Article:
Peckinpah's Bunch pack a Punch
The western genre often comes under a lot of stick for being cheesy and mass produced especially westerns from the 50s and 60s and to be honest there was a lot of b-movie westerns. But in amongst the masses of westerns there are some which not only stand out as being different but also have stood the test of time and one of those is Sam Peckinpah's "The Wild Bunch". This was a movie which shocked with it's level of violence when originally released, death in this movie was by no means pretty, and whilst the storyline has plenty of what can only be called western cliches it also has layer upon layer of depth. It's because of this that "The Wild Bunch" especially the Director's Cut still stands up as a great western even if the level of brutality isn't quite as powerful as it was over 40 years ago.
As the west changes with towns becoming civilized and automobiles showing up a gang of aging outlaws lead by Pike Bishop (William Holden - The Horse Soldiers) pull off one final bank job with the plan to retire after its completion. But things go wrong when they discover they have been set up and not only have to make their escape in a melee of gun fire but finds the money bags they took from the safe are worthless. With nothing to show for their endeavours Pike along with Dutch Engstrom (Ernest Borgnine - Ice Station Zebra), Freddie Sykes (Edmond O'Brien), Angel (Jaime SŠnchez) and the Gorch brothers agree to rob a train of a shipment of guns for General "Mapache" Juerta (Emilio FernŠndez). But they not only find working for a Mexican General playing on their minds they also have to deal with the threat of a gang of bounty hunters lead by former outlaw Deke Thornton (Robert Ryan - The Dirty Dozen) hot on their trail.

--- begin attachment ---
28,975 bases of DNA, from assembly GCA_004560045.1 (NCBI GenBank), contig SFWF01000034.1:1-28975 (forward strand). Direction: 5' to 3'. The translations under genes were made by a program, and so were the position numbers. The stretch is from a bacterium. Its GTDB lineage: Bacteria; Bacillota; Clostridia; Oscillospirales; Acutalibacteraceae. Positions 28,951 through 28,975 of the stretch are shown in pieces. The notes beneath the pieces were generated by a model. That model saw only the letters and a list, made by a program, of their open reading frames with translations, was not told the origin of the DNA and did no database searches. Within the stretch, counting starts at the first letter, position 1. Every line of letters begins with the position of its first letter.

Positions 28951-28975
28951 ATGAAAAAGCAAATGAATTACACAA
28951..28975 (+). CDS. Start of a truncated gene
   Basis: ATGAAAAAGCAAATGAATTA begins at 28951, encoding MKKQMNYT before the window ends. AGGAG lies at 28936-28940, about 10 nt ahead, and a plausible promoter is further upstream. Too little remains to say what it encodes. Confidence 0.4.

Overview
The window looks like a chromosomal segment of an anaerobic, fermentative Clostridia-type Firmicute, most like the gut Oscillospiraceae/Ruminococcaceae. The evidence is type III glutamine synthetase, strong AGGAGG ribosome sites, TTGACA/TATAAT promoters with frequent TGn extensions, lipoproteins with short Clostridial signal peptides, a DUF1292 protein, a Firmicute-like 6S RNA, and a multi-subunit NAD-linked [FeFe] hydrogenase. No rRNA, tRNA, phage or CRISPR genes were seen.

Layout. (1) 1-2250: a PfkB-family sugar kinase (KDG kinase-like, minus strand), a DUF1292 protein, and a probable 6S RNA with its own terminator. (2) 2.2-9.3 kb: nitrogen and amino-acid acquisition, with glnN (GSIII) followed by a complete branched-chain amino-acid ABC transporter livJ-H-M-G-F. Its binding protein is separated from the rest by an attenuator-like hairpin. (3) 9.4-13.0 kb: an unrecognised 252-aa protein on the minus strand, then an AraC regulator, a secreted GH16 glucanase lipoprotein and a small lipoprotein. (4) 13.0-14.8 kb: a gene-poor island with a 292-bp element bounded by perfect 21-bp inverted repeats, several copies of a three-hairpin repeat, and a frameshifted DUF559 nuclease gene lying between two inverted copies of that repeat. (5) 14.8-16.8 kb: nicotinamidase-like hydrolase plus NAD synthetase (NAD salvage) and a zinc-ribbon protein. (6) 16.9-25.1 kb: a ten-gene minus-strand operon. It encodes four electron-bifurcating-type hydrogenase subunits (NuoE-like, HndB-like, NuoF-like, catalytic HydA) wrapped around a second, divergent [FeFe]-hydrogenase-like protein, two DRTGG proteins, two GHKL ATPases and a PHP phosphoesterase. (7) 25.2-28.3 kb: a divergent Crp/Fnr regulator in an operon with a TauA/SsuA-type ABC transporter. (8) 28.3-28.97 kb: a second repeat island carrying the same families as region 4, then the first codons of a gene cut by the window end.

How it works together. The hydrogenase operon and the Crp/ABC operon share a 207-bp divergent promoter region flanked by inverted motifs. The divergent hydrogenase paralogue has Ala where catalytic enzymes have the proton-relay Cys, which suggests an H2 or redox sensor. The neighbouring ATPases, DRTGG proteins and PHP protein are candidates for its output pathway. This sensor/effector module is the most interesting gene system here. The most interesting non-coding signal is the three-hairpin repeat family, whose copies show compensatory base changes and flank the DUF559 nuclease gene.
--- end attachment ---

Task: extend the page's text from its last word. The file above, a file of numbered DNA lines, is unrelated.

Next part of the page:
Before even getting into the storyline one of the things that make "The Wild Bunch" more than just another western is right from the start we are routing for bad guys. We watch as this bunch of robbers dressed as army men hold up a bank and without knowing anything about them we are championing them as it becomes clear that they have been set up and there are men laying in wait for them to exit the building. "The Wild Bunch" is not the first movie to do this, getting us routing for criminals, but it does it so quickly and so easily, making us dislike those trying to catch them because many are low life's willing to strip dead bodies of possessions.
Now as for the actual storyline, well on one level it's not that special as we have this group of robbers who are being hunted down by bounty hunters working for the train line. That in itself isn't that unique but makes it unique by having these robbers coming to realise that times have changed, robbing is no longer easy and not something for old men. It builds on this as they end up agreeing to one final job for a Mexican General, stealing Army guns from a train and this unsurprisingly leads to an element of double crossing. None of which would feel out of place in a number of other westerns.